Russian Royalty in Knebworth
A tale of love and loss
By Ann Judge
In a love story to rival that of Edward and Mrs Simpson, the last Romanov to be proclaimed Emperor is banished from Russia with his mistress
He was the Grand Duke Michael Aleksandrovich, the tall, handsome brother of the Tsar Nicholas II. She was Natasha Wulfert, the daughter of a Moscow lawyer and the wife of a Guards officer – the man for whom she had divorced her first husband, a musician (and with whom she had a child, Tata). Michael and Natasha’s affair led to their banishment from Russia, being followed across Europe by the secret police, and then living in Knebworth House before returning to Russia when the First World War started.
Michael falls in love with the ‘wrong’ woman
As second in line to the Russian throne, Michael would become Regent if Nicholas II died before his own son could become Tsar. It was therefore important for Michael, one of around 20 Grand Dukes, to marry well. But then in 1908 Michael fell in love with Natasha. The rumours gathered pace and gave rise to malicious gossip. In turn-of-the-century Russia, a wife had no right to live independently from her husband, and he had the power to compel her to return, and if she refused the police could arrest her. Natasha’s husband, Vladimir Wulfert, demanded that he and Michael fight a duel, but he finally accepted a divorce after a generous payment from Michael. In the meantime, Natasha had become pregnant with Michael’s child, but in law it would become Wulfert’s if they were not divorced. Although the child, George, was born before they were divorced, the original birth and baptism certificates were ‘doctored’ and finalisation of the divorce backdated.
Michael had given his word to Nicholas that he wouldn’t marry Natasha, but the Tsar didn’t trust them, and had them shadowed by the secret police. Society continued to ostracise her, a situation she endured for three years. But in the end, Michael couldn’t stand the lack of respect given to her and so they gave their followers the slip and married in Vienna in 1912. The Tsar was horrified and drew up a document renouncing Michael’s rights to the throne and freezing all his assets in Russia. He also made him subject to a guardianship, a measure normally used for minors and madmen. Society was astonished at the severity of the punishment and, because the Tsar’s wife, Alexandra, was judged to be behind this humiliation, some sympathy swung over to Michael.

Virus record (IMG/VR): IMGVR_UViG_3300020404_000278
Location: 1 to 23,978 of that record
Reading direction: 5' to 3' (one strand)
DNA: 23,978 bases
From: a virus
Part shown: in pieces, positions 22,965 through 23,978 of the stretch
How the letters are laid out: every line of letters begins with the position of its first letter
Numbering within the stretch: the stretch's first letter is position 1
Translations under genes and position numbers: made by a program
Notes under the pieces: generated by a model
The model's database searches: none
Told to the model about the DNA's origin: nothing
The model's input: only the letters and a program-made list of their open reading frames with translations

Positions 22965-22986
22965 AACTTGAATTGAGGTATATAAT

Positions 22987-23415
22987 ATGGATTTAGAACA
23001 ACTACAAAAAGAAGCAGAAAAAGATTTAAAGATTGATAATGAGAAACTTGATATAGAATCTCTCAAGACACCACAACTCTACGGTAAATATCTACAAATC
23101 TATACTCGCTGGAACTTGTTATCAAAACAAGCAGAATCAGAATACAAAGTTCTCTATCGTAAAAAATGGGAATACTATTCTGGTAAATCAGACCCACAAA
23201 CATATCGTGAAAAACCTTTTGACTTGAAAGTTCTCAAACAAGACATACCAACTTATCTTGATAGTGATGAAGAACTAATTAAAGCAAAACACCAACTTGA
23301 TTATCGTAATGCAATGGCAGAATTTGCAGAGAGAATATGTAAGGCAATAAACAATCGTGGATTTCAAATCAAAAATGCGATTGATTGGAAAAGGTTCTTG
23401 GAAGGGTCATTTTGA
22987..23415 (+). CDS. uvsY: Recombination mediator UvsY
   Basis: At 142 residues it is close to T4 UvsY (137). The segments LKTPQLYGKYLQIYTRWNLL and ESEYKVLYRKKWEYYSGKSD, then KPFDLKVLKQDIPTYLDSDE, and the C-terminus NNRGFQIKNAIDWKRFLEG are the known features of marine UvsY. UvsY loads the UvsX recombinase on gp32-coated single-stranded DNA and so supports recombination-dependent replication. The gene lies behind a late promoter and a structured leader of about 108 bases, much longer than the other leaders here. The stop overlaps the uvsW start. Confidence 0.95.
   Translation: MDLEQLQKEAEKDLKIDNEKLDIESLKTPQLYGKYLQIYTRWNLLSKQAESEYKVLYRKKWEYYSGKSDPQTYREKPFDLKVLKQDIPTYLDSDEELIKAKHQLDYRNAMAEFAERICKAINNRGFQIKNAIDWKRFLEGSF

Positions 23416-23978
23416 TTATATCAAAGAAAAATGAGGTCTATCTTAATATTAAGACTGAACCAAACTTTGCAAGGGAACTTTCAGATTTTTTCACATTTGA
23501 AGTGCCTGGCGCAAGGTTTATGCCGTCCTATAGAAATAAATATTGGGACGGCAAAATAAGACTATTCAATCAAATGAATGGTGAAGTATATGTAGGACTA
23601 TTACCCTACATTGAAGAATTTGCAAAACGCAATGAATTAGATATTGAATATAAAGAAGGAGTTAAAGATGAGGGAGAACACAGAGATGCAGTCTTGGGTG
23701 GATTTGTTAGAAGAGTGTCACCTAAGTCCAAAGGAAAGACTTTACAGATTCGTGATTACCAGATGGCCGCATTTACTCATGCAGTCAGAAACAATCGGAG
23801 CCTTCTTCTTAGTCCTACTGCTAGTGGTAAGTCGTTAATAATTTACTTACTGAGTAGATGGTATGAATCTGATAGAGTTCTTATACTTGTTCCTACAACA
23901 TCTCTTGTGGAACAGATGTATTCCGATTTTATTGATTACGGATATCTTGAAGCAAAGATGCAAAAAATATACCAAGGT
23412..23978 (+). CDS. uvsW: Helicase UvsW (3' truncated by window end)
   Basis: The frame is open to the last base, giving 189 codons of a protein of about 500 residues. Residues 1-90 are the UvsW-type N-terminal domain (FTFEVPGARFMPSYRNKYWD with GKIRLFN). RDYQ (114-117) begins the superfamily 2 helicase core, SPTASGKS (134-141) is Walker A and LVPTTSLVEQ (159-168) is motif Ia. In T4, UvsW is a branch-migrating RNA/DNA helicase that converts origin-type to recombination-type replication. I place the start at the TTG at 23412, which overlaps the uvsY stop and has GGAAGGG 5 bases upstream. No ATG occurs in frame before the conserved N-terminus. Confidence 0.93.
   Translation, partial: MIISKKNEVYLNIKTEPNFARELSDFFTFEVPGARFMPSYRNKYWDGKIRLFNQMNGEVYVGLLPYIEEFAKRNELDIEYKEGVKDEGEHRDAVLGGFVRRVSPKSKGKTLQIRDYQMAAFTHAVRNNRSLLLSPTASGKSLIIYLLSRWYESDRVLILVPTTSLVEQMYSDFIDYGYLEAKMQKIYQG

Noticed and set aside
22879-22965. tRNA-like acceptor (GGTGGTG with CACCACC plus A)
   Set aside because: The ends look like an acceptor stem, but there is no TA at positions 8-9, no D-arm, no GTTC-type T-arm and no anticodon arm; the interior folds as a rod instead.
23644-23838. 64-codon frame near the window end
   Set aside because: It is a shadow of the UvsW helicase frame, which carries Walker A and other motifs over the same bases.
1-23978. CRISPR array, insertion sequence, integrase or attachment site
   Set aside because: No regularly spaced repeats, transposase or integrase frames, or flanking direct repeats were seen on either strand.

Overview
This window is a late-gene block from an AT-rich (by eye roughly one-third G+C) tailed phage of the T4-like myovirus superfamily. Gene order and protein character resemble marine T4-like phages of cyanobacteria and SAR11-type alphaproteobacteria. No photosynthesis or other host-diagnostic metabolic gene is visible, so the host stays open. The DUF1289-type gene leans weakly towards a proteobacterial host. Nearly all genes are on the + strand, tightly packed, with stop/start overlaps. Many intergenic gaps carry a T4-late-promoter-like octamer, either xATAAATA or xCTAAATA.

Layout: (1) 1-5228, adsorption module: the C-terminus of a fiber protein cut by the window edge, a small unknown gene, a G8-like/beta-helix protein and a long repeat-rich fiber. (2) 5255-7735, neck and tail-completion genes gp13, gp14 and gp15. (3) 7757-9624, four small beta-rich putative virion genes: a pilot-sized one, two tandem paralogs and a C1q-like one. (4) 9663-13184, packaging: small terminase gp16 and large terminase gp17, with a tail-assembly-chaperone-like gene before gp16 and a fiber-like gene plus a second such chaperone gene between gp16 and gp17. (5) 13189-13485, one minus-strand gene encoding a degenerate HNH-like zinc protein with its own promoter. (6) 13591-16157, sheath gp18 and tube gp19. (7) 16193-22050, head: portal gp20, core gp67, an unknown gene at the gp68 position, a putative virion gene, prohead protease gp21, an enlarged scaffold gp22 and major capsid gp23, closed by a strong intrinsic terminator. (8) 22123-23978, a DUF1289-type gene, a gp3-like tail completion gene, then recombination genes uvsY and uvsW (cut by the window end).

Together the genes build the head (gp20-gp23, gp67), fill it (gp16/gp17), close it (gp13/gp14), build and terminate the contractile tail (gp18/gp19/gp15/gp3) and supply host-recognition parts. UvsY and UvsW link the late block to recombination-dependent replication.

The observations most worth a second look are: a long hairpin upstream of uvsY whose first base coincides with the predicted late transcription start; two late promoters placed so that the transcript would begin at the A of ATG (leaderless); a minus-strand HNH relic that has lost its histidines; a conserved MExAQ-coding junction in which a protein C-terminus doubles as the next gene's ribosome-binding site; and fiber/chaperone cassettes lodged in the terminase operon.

Exiled to Europe
The couple were now exiled to Europe and in 1913 they ended up in England taking up residence at Knebworth House, which they had on a one-year lease for £3000. Miss Rata, Tata’s English governess, came with them, and she eventually fell in love with the Knebworth House groom, Mr Bennett, whom she married in St Mary’s Church. Another member of the Romanov family was already living in London with his morganatic wife – he was also named Michael but was known as Miche Miche, and was 25th in line to the throne. He had managed to get his wife the title of Countess Torbay and she saw Natasha as a rival. But she needn’t have worried, as society still rejected Natasha – she couldn’t even enter the Royal Enclosure at Ascot because no divorced people were allowed in! In August 1914, Germany declared war on Russia and Michael was determined to return to Russia and resume his position in the army. He cabled Nicholas for permission, which was granted – private wars were put aside. Michael was now 36 years old, and he took command of a new division, with the rank of Major General.
Under the spell of the ‘Mad Monk’
By 1916, Michael had warned his brother of his wife Alexandra’s bad influence, especially as she was under the spell of the so-called ‘Mad Monk’ Rasputin. By early 1917, there was a plot for a palace coup that was intended to lead to the abdication of Tsar Nicholas. But in the end, the revolution came from below rather than above and Michael, who had privately argued for reform, was now prepared to speak openly. The proposal was to create a constitutional monarchy. Eventually the Duma (the Russian legislative assembly) accepted Nicholas’ abdication and in March 1917 wrote a manifesto for a Provisional Government, making Michael the Emperor, Michael signed and accepted this, hoping that it would restore order to the country until elections were held, and in the hope that he would be elected Tsar. But by January 1918 the Bolsheviks took power and Michael was arrested. Russia was no longer a monarchy, a republic or a democracy, but would be ruled by Bolshevik diktat. A peace treaty was signed with Germany in March 1918.
The Romanov family are all shot
Michael was eventually taken to Perm where he was shot on 13 June 1918. Tsar Nicholas II and his family were shot five weeks later, on 18 July 1918. Natasha was able to escape from Russia with George and Tata, and they fled from Odessa aboard the Royal Navy ship HMS Nereide, arriving in England in March 1919. They lived in Surrey, and Tata married Val Gielgud, brother of Sir John Gielgud. No news of Michael’s death was ever given to Natasha but eventually she had to accept that he was dead. In 1927 she moved to Paris with George. He died in a car crash four years later, and Natasha died, penniless, in a Parisian charity hospital on 23 January 1952. (note: this essay has been written from information in the book ‘Michael and Natasha’ by Rosemary & Donald Crawford)